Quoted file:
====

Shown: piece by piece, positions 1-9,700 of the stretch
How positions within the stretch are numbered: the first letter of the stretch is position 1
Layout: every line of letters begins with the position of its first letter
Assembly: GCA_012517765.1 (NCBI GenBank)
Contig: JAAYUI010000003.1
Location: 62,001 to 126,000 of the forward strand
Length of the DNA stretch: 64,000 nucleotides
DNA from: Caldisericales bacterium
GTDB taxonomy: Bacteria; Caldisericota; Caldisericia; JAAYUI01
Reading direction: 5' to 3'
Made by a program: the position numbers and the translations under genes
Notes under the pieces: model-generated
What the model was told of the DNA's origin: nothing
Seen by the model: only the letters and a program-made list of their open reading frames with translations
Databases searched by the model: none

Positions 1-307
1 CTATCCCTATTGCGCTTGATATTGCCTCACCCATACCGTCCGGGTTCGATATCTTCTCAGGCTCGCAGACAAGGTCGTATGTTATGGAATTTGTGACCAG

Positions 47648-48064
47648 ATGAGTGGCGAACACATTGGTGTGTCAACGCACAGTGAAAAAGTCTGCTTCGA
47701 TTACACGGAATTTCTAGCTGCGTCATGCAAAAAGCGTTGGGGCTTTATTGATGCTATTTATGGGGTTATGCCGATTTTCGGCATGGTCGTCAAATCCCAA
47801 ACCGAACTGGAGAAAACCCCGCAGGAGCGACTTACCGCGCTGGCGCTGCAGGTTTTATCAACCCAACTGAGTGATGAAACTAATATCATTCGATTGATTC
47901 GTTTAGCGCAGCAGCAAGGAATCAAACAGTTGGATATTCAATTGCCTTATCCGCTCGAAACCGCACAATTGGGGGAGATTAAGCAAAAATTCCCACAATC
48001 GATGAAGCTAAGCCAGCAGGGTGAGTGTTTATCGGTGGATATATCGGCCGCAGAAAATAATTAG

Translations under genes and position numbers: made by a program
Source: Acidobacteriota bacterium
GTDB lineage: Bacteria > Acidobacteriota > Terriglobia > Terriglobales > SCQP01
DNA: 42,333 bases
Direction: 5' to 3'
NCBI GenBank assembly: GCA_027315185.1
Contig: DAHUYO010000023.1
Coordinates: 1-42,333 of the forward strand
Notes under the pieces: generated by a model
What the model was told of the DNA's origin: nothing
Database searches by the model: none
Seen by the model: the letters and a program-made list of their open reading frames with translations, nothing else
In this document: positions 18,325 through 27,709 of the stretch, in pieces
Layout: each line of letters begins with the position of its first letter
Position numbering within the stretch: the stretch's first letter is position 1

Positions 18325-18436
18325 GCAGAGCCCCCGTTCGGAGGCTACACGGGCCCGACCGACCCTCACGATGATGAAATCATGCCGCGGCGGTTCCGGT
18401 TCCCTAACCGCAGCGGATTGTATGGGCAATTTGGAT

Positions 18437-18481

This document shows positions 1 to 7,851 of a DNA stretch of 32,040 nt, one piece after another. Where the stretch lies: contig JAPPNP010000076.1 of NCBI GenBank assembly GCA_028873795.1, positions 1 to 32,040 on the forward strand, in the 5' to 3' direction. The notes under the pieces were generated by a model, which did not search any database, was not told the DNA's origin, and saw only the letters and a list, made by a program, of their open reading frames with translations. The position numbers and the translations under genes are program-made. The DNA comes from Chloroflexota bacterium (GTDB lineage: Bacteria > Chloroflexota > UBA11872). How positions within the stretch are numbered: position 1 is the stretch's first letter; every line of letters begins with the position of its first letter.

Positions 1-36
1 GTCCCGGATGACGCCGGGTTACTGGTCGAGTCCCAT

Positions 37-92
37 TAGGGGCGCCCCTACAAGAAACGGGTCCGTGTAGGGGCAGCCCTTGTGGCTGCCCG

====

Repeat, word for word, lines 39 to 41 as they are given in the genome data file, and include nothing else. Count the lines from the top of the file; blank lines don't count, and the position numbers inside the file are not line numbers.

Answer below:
Positions 18325-18436
18325 GCAGAGCCCCCGTTCGGAGGCTACACGGGCCCGACCGACCCTCACGATGATGAAATCATGCCGCGGCGGTTCCGGT
18401 TCCCTAACCGCAGCGGATTGTATGGGCAATTTGGAT